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  1. by on - Book review

    Book review: Physics and Psychics: The Occult and the Sciences in Modern Britain, by Richard Noakes

  2. by on - Obituary

    Dame Margaret Weston, DBE, FMA (7 March 1926–12 January 2021), obituary

  3. by on - Object focus

    I will argue that ‘iron lung’ became eponymous as it connected the material reality of the NPV with imagined sensory experiences for publics in the UK, highlighting the often contradictory earlier metaphors of modernity and sound.

  4. by on - Object focus

    This article considers the worth of the physical museum object and its value as a focus of appreciation and interpretation. The object in question is the fifth and final Black Arrow rocket that has been displayed in the Science Museum for over 35 years.

  5. by on - Reflections on research

    Calling on the Science Museum’s First World War exhibition Wounded: Conflict, Casualties and Care, this article outlines the challenges of curating a coherent display within such a vast context. It also explores how the narrative and interpretive approaches taken were influenced by an earlier, unrealised proposal – one whose bold concept was reflected in the rewarding and sometimes unexpected qualities that emerged in the final exhibition.

  6. by on - Research

    This article examines the image of the open coal fire in redefining the home in post-war Britain. Rather than a timeless source of reverie and comfort, the post-war fire articulated values that were central to the nation in this period of reconstruction.

  7. by on - Research

    The author describes and contextualises the Hugh Davies Collection (HDC) – a collection of self-built electro-acoustic musical instruments and other electronic sound apparatus formerly owned by the English experimental musician, instrument inventor, and live electronic music pioneer Hugh Davies (1943–2005).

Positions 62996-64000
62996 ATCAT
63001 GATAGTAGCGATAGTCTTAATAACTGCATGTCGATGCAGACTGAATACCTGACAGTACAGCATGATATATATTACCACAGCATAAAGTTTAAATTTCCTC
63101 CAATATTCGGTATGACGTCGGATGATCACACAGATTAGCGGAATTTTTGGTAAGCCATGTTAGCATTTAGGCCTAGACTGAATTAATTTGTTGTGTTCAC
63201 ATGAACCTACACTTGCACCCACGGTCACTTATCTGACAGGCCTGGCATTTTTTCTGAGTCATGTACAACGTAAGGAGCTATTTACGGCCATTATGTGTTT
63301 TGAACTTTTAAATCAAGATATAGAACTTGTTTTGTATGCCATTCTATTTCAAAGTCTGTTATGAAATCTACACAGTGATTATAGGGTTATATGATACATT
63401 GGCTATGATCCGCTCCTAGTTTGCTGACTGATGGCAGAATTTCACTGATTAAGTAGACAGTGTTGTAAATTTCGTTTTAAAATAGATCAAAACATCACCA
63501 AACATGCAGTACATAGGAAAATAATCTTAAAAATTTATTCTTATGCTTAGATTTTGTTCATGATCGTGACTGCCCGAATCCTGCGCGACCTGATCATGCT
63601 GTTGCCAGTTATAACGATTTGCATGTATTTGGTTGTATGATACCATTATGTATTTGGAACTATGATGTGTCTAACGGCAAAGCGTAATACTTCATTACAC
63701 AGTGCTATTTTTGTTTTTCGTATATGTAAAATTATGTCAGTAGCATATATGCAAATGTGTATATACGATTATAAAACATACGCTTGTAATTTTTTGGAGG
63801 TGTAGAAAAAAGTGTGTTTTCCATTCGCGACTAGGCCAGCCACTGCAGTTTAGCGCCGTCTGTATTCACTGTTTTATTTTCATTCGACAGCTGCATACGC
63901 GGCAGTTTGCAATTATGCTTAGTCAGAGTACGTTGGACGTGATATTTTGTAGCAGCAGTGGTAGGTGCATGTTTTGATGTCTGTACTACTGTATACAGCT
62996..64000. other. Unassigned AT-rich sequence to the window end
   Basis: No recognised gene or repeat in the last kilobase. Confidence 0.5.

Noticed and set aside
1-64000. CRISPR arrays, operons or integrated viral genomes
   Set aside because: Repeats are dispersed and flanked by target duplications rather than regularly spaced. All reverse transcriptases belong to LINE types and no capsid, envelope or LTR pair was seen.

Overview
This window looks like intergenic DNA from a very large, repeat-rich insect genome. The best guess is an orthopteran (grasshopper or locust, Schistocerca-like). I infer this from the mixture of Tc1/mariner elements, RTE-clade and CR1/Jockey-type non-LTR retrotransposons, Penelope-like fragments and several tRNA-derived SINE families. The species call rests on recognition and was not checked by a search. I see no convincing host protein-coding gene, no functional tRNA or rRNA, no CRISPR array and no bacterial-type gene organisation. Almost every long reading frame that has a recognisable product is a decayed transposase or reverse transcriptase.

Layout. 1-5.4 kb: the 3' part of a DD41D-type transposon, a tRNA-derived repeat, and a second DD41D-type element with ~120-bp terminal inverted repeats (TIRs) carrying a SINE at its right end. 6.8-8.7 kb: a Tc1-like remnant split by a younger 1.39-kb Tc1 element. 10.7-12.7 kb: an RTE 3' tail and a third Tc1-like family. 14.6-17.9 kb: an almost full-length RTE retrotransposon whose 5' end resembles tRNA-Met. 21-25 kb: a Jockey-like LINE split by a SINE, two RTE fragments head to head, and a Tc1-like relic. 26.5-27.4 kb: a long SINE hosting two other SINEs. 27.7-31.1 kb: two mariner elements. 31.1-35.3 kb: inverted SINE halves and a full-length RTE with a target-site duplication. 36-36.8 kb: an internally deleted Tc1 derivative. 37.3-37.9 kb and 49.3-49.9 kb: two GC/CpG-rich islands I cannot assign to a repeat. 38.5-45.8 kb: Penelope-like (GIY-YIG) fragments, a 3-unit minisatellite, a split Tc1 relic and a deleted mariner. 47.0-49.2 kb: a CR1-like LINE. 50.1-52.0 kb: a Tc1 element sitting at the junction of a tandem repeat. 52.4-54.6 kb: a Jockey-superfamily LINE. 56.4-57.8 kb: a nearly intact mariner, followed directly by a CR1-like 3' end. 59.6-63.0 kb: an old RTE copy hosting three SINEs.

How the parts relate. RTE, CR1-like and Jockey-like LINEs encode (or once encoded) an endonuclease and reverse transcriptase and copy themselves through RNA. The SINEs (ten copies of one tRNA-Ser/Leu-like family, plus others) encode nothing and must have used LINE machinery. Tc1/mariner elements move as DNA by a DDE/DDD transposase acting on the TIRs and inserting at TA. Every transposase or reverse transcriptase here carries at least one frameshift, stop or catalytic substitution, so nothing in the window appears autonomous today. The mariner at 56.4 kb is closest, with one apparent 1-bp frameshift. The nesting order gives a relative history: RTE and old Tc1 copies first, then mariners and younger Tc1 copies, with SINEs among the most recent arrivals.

8. by on - Research

    This article analyses E C Large’s novel Dawn in Andromeda (1956), using it to explore the cultural history of the wireless. In the 1930s, the wireless figured as an instrument of fannish participation alongside participatory writing practices. By the 1950s it had become a disappointment.

  9. by on - Research

    This article discusses the provision of spectacles under the NHS scheme in Britain from 1946-86. It reveals there was no explicit consideration of consumer choice or fashion and argues that this limited design across the British optical industry.

  10. by on - Research

    This article analyses the changing perceptions of European industrial museums as expressed in the reports written by the curators, directors and trustees of the New York Museum of Science and Industry between 1927 and 1937.

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